- It is extremely important that the child is able to quickly get back into the teacher’s good graces. Principals need to emphasize this point with their teachers during staff meetings: “Teachers, do not take these incidents personally. Learn to be objective and to be detached.” The child also needs to know that the principal still likes him and will not hold a grudge toward him.
- The principal should expect the child to make an apology to the teacher, although normally the apology should take place the next day, when the child (and sometimes the teacher) is less emotional. For some children, a direct apology is very difficult. These children can write a written apology. For the rare child who cannot apologize, the principal can take the child to the teacher and say, “Samantha told me that she is sorry (if Samantha actually expressed this to the principal), but she is having a difficult time apologizing directly to you. So I am here to let you know that Samantha told me that she’s very sorry for what she did.” It is a good idea if the principal has forewarned the teacher so that the teacher can immediately say something warm and fuzzy to Samantha to let her know that she’s pleased that Samantha is sorry and that Samantha is now back in the teacher’s good graces.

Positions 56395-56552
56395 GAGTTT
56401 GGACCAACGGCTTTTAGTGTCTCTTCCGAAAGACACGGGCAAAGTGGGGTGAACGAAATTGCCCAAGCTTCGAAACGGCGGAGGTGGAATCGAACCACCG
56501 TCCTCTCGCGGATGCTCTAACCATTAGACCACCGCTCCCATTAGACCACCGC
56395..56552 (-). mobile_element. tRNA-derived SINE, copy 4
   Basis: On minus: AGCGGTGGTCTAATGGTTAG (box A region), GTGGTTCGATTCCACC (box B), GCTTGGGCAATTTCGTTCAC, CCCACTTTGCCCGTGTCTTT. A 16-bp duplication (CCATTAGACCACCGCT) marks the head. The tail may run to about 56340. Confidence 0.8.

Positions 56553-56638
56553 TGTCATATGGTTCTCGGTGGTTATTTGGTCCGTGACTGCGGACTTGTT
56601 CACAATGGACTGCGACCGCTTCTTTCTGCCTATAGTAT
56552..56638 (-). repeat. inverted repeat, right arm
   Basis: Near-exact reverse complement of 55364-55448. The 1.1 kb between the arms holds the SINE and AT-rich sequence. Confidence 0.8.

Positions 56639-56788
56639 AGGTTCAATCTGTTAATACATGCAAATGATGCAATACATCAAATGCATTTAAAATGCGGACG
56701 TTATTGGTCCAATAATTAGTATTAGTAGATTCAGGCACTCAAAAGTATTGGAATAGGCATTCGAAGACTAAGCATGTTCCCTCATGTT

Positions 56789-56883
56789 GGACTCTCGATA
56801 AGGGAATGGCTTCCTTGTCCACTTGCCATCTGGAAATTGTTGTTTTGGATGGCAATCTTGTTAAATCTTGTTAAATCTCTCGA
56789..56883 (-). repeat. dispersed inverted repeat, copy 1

- Spanking or paddling must always be done when the principal is calm. Some students try to get the principal’s goat while he/she is talking to them. The principal must stay calm and detached. He/she should never humiliate the child; otherwise, the child will learn nothing positive from the experience.